The existing system, and recent minor changes
Current foreign investment controls fall under the Enterprise Act 2002. This allows UK Government to issue a Public Interest Intervention Notice, but only in strictly defined situations. These powers have been little used - on only about 20 occasions.
Since 2017, this area has been on the agenda for reform, with a review and consultation leading to limited short-term changes. At the time, the need for longer-term reform was clear and more substantial change was promised.
These plans have taken time to bring forward, with Brexit and the COVID-19 pandemic competing for ministerial attention. Several interim tweaks to the existing regime have seen minor alterations in some areas. The most recent of these, in July 2020, saw the introduction of a power to review transactions involved in mitigating or combating public health emergences (such as takeovers of vaccine or PPE producers).
A new approach
Now a comprehensive new system is envisaged, set out in the National Security and Investment Bill. In sensitive sectors, notification will be mandatory. The detail of the definitions is currently under consultation, although they are expected to include activities within the following categories:
- advanced materials
- advanced robotics
- artificial intelligence
- civil nuclear
- computing hardware
- critical suppliers to Government
- critical suppliers to the Emergency Services
- cryptographic authentication
- data infrastructure
- engineering biology
- military and dual use
- quantum technologies
- satellite and space technologies
Features of the proposed system include:
- A hybrid notification system: mandatory notification will apply for transactions in sensitive categories of activity. These will be defined in secondary legislation. The intention is that most of the notified transactions will not be called in for review, and that they can be completed with confidence that Government will not intervene. Voluntary notification will be available for transactions that parties consider may be of interest from a national security perspective. Making a voluntary notification will remove the risk of the transaction being called in later on.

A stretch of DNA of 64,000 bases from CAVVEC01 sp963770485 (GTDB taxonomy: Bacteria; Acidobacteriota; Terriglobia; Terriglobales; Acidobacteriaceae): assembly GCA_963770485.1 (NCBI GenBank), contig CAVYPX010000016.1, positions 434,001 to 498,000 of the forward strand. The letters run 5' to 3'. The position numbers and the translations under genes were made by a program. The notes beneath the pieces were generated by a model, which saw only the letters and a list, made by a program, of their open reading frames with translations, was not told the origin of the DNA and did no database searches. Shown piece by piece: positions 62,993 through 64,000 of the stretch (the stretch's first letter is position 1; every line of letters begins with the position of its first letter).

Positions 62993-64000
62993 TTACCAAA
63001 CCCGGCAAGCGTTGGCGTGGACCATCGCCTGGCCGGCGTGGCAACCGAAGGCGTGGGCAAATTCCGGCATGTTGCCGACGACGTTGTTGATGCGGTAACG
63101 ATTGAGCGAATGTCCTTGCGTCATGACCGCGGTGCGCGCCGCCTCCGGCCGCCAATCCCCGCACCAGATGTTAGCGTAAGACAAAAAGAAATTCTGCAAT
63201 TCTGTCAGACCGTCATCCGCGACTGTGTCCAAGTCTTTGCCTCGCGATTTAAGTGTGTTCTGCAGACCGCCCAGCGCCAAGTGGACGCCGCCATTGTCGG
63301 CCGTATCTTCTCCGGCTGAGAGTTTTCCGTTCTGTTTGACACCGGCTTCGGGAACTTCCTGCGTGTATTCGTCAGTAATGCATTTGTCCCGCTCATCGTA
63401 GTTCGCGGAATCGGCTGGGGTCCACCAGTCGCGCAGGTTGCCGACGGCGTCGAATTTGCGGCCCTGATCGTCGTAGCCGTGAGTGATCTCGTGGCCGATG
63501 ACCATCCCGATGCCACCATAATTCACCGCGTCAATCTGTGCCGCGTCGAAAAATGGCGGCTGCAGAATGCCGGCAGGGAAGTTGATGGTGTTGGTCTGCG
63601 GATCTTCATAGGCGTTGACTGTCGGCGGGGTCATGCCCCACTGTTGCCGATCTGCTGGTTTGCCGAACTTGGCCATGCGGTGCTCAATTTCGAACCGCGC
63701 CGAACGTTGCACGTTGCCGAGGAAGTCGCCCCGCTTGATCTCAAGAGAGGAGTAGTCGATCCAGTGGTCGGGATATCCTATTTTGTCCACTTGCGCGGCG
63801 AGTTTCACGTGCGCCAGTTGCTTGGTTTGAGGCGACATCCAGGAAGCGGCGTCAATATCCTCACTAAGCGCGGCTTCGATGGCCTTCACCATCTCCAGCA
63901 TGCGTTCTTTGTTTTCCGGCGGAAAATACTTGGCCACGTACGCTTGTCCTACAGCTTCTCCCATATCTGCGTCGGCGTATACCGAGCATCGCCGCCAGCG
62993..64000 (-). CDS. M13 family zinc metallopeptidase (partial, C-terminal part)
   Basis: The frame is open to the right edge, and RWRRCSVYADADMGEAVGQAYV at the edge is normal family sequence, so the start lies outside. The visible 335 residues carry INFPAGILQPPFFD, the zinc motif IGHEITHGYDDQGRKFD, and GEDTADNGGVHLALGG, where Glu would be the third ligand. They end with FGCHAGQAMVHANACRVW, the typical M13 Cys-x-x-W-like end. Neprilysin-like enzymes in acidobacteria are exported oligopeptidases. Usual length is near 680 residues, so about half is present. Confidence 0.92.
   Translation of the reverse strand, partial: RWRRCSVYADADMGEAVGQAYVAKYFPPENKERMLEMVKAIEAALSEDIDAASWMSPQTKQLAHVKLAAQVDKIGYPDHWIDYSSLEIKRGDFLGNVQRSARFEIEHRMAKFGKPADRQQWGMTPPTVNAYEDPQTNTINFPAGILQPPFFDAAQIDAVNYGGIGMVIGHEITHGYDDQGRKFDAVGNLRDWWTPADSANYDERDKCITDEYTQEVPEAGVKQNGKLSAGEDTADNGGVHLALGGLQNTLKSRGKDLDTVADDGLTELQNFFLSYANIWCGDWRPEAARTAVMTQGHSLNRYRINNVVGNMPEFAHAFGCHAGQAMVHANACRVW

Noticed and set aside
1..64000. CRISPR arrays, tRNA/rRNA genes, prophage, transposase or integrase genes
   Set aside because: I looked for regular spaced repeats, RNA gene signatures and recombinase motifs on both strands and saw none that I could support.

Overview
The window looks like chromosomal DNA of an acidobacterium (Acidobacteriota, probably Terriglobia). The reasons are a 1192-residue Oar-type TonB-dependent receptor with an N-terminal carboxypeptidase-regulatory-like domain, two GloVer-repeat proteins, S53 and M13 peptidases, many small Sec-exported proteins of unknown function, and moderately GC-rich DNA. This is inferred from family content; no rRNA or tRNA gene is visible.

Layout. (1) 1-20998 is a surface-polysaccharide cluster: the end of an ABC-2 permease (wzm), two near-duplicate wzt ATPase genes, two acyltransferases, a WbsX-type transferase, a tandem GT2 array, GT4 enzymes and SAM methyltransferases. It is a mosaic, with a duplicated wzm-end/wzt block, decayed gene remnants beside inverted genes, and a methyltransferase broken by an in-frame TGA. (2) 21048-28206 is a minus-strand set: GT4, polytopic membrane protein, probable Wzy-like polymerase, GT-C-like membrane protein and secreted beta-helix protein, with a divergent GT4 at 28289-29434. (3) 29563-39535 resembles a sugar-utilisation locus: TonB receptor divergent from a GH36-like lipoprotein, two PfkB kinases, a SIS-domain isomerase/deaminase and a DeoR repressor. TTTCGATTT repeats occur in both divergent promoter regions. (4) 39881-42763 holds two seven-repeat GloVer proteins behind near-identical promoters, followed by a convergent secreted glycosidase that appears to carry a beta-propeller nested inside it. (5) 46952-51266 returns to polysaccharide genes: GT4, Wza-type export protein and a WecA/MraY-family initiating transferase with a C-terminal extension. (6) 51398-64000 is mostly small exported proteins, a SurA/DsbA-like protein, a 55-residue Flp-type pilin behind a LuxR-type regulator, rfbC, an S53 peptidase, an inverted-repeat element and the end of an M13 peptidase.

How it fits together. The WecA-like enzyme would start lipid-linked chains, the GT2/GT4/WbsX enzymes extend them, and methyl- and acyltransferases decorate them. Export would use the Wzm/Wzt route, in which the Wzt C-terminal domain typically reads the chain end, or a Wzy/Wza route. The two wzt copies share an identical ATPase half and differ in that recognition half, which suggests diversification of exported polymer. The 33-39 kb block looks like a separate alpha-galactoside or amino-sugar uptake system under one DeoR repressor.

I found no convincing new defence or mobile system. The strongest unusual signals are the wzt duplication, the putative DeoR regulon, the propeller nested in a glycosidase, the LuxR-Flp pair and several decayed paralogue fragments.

- A call-in power: Government will be able to call in non-notified transactions within six months after becoming aware of them, for example through press coverage. A long stop date of five years after the transaction will apply, except where notification was mandatory.
- The “trigger events” enabling scrutiny are broadly defined to capture different ways of structuring a transaction. They include changes in the ownership or control of companies and other entities, or of certain asset classes.
- Government will have powers to call in acquisitions of control over intangible assets, including “ideas, information or techniques which have industrial, commercial or other economic value”. This can include trade secrets, software, databases and formulae.
- There are no safe harbours for smaller levels of turnover or market share.
- Government will have a retroactive ability to call in transactions where they occurred after the introduction of the Bill (12 November 2020 onwards). This aims to prevent a rush of transactions before the legislation takes effect.
- Although much of the discussion of the legislation focuses on inward investment, it is not restricted to transactions involving overseas acquirers. It seems, therefore, that the notification requirements could apply to wholly domestic transactions.
Consultation open to 6 January
The consultation on the sector definitions will remain open until 6 January 2021. Businesses in the affected sectors should consider responding, as the definitions will be key to determining which transactions are caught. Responses to the consultation will be used to develop the tests for notification that are ultimately set out in the legislation.
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